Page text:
The companion book to Beyond Good and Evil, the three essays included here offer vital insights into Nietzsche's theories of morality and human psychology. Nietzsche claimed that the purpose of The Genealogy of Morals was to call attention to his previous writings. But in fact the book does much more than that, elucidating and expanding on the cryptic aphorisms of Beyond Good and Evil and signalling a return to the essay form. In these three essays, Nietzsche considers the development of ideas of 'good' and 'evil'; explores notions of guilt and bad consience; and discusses ascetic ideals and the purpose of the philosopher. Together, they form a coherent and complex discussion of morality in a work that is more accessible than some of Nietzsche's previous writings. Friedrich Nietzsche was born near Leipzig in 1844. When he was only twenty-four he was appointed to the chair of classical philology at Basel University. From 1880, however, he divorced himself from everyday life and lived mainly abroad. Works published in the 1880s include The Gay Science, Thus Spoke Zarathustra, Beyond Good and Evil, On the Genealogy of Morals, Twilight of the Idols and The Antichrist. In January 1889, Nietzsche collapsed on a street in Turin and was subsequently institutionalized, spending the rest of his life in a condition of mental and physical paralysis. Works published after his death in 1900 include Will to Power, based on his notebooks, and Ecce Homo, his autobiography. Michael A. Scarpitti is an independent scholar of philosophy whose principal interests include English and German thought of the eighteenth and nineteenth centuries, as well as exegesis and translation theory. Robert C. Holub is currently Ohio Eminent Scholar and Professor of German at the Ohio State University. Among his published works are monographs on Heinrich Heine, German realism, Friedrich Nietzsche, literary and aesthetic theory, and Jürgen Habermas.

download ebook the audacious ascetic pdf epub

Flagg Miller

In late 2002, over 1500 audiotapes were discovered in Kandahar, Afghanistan, in a house once occupied by Osama bin Laden. The Audacious Ascetic is the first book to explore this extraordinary archive. It details how Islamic cultural, legal, theological and linguistic vocabularies shaped militants' understandings of al-Qa'ida, and, more controversially, challenges the notion that the group's original adversary was America and the 'far enemy'. Miller argues that Western security agencies' 'management' of Bin Laden's growing reputation went awry. When magnified through global media coverage, narratives of al-Qa'ida's coherence were exploited by Osama and his militant supporters for their own ends. Focusing on over a dozen previously unpublished speeches by Bin Laden as well as on discussions by top al-Qa'ida leaders and Arab- Afghans, Miller chronicles the Saudi radical's evolving relationship with a host of Muslim insurgencies that found his stripe of asceticism (zuhd) tactically useful, especially when circulated via audiotape. These recordings also reveal militants' disenchantment when Bin Laden, marginalized through the '90s, began pandering to Western television networks in his attempt to direct heterodox Islamist armed struggles against America. Such audio evidence exposes al-Qa'ida's lack of coordination before 9-11 and invites scrutiny of dominant narratives of Western law enforcement, intelligence and terrorism analysts.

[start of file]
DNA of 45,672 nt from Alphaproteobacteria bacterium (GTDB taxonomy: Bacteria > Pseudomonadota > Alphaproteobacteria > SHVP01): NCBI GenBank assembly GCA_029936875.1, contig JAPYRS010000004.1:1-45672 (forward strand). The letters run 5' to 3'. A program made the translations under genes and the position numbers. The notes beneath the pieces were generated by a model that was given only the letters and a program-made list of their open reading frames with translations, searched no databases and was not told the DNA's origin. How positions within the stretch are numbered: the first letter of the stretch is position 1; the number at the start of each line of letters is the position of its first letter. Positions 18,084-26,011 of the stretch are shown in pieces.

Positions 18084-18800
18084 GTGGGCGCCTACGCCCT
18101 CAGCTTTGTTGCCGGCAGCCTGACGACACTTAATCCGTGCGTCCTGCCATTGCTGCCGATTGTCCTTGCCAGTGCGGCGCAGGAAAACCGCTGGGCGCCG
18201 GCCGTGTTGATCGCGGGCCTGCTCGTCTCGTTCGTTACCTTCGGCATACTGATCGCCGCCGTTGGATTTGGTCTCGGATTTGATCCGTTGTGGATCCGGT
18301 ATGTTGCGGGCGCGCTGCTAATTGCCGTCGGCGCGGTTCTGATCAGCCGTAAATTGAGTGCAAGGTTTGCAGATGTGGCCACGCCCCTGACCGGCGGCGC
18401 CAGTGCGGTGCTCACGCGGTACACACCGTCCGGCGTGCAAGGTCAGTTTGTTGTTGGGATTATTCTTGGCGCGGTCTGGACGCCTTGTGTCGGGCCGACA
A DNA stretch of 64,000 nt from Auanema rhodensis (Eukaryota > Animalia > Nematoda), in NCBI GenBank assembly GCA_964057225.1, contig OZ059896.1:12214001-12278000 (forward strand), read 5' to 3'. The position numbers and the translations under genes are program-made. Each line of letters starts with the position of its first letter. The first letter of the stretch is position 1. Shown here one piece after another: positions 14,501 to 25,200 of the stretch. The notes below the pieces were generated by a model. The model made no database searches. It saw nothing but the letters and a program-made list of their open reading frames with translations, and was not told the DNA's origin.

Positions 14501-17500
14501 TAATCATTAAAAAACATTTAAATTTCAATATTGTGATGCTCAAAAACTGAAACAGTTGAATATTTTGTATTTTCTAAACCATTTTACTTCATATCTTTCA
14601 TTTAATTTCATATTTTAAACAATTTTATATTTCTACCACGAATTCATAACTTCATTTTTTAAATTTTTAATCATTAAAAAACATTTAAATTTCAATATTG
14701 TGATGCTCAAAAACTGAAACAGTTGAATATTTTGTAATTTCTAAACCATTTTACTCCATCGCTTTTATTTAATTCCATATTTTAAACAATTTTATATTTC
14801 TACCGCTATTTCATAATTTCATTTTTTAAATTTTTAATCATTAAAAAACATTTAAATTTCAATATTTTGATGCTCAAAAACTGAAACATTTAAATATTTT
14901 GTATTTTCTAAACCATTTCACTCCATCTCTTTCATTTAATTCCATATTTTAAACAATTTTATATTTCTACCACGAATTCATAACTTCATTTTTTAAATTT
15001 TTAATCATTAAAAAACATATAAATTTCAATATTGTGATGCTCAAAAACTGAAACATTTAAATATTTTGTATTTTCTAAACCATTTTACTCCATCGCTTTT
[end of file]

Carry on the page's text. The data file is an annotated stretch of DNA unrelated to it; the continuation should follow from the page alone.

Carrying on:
download ebook hindu christian faqir pdf epub

Timothy S. Dobe

In the mid-nineteenth century, the American missionary James Butler predicted that Christian conversion and British law together would eradicate Indian ascetics. His disgust for Hindu holy men (sadhus), whom he called "saints," "yogis," and "filthy fakirs," was largely shared by orientalist scholars and British officials, who likewise imagined these religious elites to be a leading symptom of India's degeneration. Yet within some thirty years of Butler's writing, modern Indian ascetics such as the neo-Vedantin Hindu Swami Rama Tirtha (1873-1906) and, paradoxically, the Protestant Christian convert Sadhu Sundar Singh (1889-1929) achieved international fame as embodiments of the spiritual superiority of the East over the West. Timothy S. Dobe's fine-grained account of the lives of Sundar Singh and Rama Tirtha offers a window on the surprising reversals and potentials of Indian ascetic "sainthood" in the colonial contact zone. His study develops a new model of Indian holy men that is historicized, religiously pluralistic, and located within the tensions and intersections of ascetic practice and modernity. The first in-depth account of two internationally-recognized modern holy men in the colonially-crucial region of Punjab, Hindu Christian Faqir offers new examples and contexts for thinking through these wider issues. Drawing on unexplored Urdu writings by and about both figures, Dobe argues not only that Hinduism and Protestant Christianity are here intimately linked, but that these links are forged from the stuff of regional Islamic traditions of Sufi holy men (faqir). He also re-conceives Indian sainthood through an in-depth examination of ascetic practice as embodied religion, public performance, and relationship, rather than as a theological, otherworldly, and isolated ideal.